Going gets a bit too rough for Turiaf

Times Staff Writer

SALT LAKE CITY -- The Lakers can be physical, too, though it cost them in Game 4.

Ronny Turiaf was ejected because of a flagrant foul after sending Ronnie Price crashing to the court on a drive by the Utah guard with 10:07 to go in the second quarter.

Price suffered a cut above the right eye that required four stitches.

The league will automatically review the foul, and a suspension for Game 5 is possible, though not likely, for Turiaf.

Turiaf's exit left the Lakers short-handed at center. DJ Mbenga played an ineffective three minutes -- two fouls and a turnover -- and Pau Gasol was forced to play 47 minutes in the Lakers' 123-115 overtime loss Sunday.

"I want to apologize to my teammates for the result of my foul," Turiaf said. "I was going for a blocked shot and, unfortunately, Ronnie Price is a guard and I am a big guy, and our bodies collided and he fell to the floor. It is very unfortunate the way everybody reacted to it because it was questioning my character."

Turiaf had an important person in his corner, Lakers Coach Phil Jackson, who said the ejection was "absolutely not" the right call.

"I thought the kid [Price] was out of control when he went in, and Ronny did go up to block the shot, but I thought he entirely played the ball," he said. "I haven't seen a call like that. I was very surprised that he was put out of the ball game."

Jackson said there should not be a suspension for Turiaf, who averaged four points, 1.3 rebounds and 14 minutes in the first three games of the series.

Price said he and Turiaf were friends and indicated there was no malice, saying, "Things happen."

Price went into the locker room to get stitched up after making one of two free throws following the flagrant foul, but he later provided one of Utah's biggest highlights.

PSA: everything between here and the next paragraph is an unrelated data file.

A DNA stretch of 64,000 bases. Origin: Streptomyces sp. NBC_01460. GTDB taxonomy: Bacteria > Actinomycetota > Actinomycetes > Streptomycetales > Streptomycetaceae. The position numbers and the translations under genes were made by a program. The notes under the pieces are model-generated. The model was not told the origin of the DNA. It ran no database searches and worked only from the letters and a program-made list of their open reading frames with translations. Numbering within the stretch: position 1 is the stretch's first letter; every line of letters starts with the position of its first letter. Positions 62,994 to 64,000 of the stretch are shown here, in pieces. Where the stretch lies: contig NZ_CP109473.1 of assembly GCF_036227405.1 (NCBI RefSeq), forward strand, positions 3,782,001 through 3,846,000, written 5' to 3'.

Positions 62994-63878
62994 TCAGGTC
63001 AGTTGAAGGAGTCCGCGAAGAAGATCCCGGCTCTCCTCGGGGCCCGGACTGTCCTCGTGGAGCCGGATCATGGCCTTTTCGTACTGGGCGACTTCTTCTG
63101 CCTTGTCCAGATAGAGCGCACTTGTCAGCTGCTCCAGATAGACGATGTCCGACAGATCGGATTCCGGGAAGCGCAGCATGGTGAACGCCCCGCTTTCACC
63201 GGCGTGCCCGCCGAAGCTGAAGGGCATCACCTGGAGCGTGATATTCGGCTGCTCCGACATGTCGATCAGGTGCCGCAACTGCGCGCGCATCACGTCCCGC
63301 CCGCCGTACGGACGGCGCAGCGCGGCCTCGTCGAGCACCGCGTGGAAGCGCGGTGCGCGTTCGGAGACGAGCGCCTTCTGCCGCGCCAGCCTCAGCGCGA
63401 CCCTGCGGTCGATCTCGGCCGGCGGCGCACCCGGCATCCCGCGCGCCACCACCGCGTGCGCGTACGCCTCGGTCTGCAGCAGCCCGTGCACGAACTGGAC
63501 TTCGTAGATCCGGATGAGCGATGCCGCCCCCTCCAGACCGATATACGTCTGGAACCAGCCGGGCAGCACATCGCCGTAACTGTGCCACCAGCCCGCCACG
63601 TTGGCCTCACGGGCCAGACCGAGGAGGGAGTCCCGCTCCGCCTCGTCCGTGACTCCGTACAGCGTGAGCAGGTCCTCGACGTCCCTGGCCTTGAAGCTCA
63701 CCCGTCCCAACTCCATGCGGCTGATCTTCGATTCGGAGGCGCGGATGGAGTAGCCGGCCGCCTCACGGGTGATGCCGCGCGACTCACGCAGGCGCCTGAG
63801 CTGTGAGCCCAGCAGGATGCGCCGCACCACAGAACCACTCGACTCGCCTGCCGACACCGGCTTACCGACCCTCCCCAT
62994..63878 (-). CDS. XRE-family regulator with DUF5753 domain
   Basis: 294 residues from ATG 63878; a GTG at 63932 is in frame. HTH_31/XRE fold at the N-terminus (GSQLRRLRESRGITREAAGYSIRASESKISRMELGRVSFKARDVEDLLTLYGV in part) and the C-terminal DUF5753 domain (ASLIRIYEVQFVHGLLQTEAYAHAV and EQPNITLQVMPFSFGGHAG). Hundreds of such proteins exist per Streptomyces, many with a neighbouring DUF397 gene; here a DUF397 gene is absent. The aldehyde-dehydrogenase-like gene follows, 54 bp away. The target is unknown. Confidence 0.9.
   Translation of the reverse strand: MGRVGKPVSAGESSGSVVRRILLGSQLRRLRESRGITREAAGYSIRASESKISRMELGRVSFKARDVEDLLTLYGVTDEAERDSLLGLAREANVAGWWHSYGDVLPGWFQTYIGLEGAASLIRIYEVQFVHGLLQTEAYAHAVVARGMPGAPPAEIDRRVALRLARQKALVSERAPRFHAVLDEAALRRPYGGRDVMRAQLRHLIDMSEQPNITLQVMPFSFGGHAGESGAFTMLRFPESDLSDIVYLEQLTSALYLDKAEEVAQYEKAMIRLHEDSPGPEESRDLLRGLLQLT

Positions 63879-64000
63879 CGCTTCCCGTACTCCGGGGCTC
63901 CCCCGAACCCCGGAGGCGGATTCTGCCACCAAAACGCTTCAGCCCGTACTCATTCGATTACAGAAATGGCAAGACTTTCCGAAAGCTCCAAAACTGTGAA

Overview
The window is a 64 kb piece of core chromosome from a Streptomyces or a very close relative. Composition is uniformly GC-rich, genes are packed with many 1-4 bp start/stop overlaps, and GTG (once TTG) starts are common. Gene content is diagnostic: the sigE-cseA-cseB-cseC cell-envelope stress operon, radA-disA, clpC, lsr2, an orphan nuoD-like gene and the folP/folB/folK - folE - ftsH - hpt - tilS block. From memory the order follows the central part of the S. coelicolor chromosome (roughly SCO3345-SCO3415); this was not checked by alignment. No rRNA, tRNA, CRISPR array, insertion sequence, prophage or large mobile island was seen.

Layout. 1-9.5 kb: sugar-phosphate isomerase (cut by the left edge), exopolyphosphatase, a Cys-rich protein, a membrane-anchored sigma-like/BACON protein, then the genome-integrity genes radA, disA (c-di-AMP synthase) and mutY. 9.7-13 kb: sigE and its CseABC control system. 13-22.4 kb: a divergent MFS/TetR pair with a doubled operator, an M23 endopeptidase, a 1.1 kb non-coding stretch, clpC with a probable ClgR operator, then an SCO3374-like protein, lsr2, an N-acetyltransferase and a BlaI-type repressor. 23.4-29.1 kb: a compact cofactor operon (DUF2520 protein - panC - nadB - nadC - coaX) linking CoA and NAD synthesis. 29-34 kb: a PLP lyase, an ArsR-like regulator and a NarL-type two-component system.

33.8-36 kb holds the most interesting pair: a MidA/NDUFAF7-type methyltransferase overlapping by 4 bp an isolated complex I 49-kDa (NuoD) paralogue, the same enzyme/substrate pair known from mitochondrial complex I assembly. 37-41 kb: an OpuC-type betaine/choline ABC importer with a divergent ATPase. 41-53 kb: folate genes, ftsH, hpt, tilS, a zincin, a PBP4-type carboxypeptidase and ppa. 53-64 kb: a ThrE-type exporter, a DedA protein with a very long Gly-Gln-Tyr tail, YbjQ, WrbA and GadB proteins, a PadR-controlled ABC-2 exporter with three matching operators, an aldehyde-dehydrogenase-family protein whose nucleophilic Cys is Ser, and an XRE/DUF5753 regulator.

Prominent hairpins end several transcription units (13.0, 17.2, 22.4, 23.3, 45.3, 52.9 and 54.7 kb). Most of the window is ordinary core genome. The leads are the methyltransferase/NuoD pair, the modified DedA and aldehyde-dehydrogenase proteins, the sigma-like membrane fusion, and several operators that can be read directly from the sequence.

In the fourth quarter, Luke Walton coasted in for what looked like a clear layup, but Price caught him at the end and emphatically blocked Walton's shot.

"I saw him slowing down, so I just went for it and got a hand on it," Price said.


Sunday games are a rarity in Utah because of religious reasons, but the crowd wasn't any less pro-Jazz despite a pregame theory that speculated otherwise.

The Church of Jesus Christ of Latter-day Saints encourages members to avoid nonreligious activities on Sundays, leading to speculation that Lakers fans would be able to snap up tickets for the game.

The crowd was still overwhelmingly in favor of Utah.

Jackson, however, was irritated by some disparaging anti-Lakers signs held up by Jazz fans as the Lakers' bus approached the arena before the game.

"I would be very concerned if I was living in the Mormon community and the Salt Lake community at the quality of those sings that were out there," he said. "They were rather immoral and probably a little raucous."

The Jazz hadn't played a Sunday game in Utah since January 2001.


Times staff writer Jonathan Abrams contributed to this report.



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